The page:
The first is our belief in God’s good creation. Humans are made in the image of God, and we are body/soul entities (Genesis 1:26–27, 2:7; Heidelberg Catechism Q&As 1, 6, 34, 57, 109, 121; Our World Belongs to God, st. 10–12). Rather than viewing the body as insignificant and the source of evil, we affirm that we image God in our full bodily existence.
2. Bodily Resurrection
This belief relates closely to our belief in a bodily resurrection. “I believe in . . . the resurrection of the body,” we say in the Apostles’ Creed. As Christians, we affirm a faith not only in God’s good creation but also in the hope of a new creation—one in which we will reign with God forever as fully restored, full-bodied people (see 1 Corinthians 15; 1 Thessalonians 4:13–18; Heidelberg Q&A 57). Our joy and hope do not rest in the salvation of disembodied souls but in a redemption that transforms the world and us in our fullness (Philippians 3:20–21; 2 Peter 3:13). Our only comfort is that we “belong—body and soul, in life and in death—to [our] faithful Savior, Jesus Christ” (Heidelberg Q&A 1). For some Christians, belief in the resurrection of the body is the source of their deepest concerns about cremation. They fear that somehow cremation threatens this hope. Let us be assured that nothing can prevent the Lord from bringing our redemption to completion—not cremation, and not the total decomposition of human remains after hundreds of years in the grave.
3. Temples of the Holy Spirit
Two additional teachings underscore our high regard for human bodies. One is the Bible’s declaration that our bodies are “temples of the Holy Spirit” (1 Corinthians 6:19; Heidelberg Q&A 109). The other is the truth that “the Word became flesh and made his dwelling among us” (John 1:14).
4. The Incarnation
The doctrine of the incarnation is yet another teaching that reminds us of the high value assigned to our bodies in the Christian worldview. One thing we may say with certainty on the basis of these teachings is that whatever motivation one may have for choosing cremation, it should not be a disregard for the body, as if the body doesn’t matter.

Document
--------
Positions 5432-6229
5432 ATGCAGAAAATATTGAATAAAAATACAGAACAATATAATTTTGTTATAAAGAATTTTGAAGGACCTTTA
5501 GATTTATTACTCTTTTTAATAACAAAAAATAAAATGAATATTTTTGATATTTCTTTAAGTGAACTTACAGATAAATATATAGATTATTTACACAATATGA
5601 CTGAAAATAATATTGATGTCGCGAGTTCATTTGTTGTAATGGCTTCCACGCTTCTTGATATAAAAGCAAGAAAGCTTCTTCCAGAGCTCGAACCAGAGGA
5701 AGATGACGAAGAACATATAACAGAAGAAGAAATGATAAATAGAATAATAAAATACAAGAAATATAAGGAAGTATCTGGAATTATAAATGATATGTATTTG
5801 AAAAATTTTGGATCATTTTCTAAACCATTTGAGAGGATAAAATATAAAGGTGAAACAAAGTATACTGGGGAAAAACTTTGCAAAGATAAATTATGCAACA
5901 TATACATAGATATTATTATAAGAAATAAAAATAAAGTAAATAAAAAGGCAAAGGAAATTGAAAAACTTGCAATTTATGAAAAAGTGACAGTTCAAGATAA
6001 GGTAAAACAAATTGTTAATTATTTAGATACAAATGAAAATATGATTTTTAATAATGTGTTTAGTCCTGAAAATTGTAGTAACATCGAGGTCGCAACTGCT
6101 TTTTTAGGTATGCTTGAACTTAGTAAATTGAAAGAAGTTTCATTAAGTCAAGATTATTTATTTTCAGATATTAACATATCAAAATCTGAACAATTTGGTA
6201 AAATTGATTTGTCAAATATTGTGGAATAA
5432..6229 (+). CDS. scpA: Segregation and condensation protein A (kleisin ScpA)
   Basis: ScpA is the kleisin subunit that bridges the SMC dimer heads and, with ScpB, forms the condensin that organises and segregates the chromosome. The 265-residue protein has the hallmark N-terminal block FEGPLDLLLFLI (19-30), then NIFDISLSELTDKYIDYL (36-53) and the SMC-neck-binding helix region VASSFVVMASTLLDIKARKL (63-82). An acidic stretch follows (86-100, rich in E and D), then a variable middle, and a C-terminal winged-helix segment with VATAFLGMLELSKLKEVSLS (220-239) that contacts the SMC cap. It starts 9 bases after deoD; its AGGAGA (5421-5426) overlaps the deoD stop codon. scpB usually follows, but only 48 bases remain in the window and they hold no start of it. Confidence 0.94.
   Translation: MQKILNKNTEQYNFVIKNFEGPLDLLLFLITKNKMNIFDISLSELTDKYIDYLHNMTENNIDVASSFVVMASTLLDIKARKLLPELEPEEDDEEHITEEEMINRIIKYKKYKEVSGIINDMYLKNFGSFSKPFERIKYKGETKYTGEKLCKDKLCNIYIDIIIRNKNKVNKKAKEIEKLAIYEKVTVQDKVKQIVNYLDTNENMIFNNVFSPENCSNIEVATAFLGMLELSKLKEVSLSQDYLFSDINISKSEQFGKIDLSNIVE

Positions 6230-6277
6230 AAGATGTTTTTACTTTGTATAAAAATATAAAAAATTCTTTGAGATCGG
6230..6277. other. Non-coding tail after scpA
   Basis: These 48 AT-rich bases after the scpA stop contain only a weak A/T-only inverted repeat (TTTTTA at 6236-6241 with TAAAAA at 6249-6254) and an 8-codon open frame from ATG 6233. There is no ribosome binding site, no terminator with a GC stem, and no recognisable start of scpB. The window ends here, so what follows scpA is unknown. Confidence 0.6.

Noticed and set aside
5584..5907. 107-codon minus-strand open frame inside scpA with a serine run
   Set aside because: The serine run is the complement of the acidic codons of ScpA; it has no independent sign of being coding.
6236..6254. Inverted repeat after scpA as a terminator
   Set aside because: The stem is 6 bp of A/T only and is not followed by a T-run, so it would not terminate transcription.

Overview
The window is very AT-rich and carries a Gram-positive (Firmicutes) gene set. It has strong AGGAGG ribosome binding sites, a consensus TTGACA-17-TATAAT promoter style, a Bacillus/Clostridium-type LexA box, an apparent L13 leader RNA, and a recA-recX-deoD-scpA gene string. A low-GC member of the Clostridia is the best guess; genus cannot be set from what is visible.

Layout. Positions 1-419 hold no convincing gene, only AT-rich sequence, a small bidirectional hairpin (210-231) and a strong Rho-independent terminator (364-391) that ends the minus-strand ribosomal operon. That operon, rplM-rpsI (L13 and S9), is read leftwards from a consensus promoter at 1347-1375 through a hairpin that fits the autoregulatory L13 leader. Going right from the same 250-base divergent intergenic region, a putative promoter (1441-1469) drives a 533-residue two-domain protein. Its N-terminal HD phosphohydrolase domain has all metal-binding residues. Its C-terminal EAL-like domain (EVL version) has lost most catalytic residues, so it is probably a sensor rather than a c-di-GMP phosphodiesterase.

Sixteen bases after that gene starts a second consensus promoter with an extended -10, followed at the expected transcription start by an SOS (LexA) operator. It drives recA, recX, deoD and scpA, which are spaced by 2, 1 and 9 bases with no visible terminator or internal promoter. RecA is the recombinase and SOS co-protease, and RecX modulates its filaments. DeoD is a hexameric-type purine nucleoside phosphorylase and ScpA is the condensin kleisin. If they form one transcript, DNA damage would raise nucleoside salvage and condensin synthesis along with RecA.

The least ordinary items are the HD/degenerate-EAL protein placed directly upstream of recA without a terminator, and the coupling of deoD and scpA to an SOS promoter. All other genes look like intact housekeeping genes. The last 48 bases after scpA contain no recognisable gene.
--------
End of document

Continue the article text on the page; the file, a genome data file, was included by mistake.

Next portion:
5. Death as the Consequence of Sin
Finally, we have to take into account the radical consequences of sin. Our hope in the resurrection of the body and in life everlasting does not blind us to the effects of sin. Physical death is real. It is a consequence of sin. It is an enemy. Pointing to the ultimate victory of Christ over his enemies, Paul states that “the last enemy to be destroyed is death” (1 Corinthians 15:26). Cremation, therefore, should not be viewed as a way to somehow keep the “spirit” of the deceased with us.
These teachings do not argue for or against cremation. They simply provide the framework for our considerations.
What pastoral advice would you give to Christians considering cremation?
In a Christianity Today article on this subject (May 21, 2002), Timothy George hit the nail on the head when he wrote, “The real question for Christians is not whether one is buried or cremated, but the meaning given to these acts.” We may shake our heads at a story about someone’s ashes being scattered on a mountaintop because “she always loved to climb this spot.” But is that any stranger than dressing a corpse in a three-piece suit and placing it in a $20,000 casket? Both raise questions about whether the physical reality of death is being acknowledged.
My advice to Christians considering cremation is the same I would give to those considering traditional burial. Give careful thought to how your funeral arrangements can honor the tenets of faith that we noted above. Do not try to hide the reality of death. In light of the value that Christianity ascribes to the body, give an opportunity for family and friends to view the body before cremation. And by all means, make sure that our glorious hope in the resurrection of the body is affirmed and celebrated.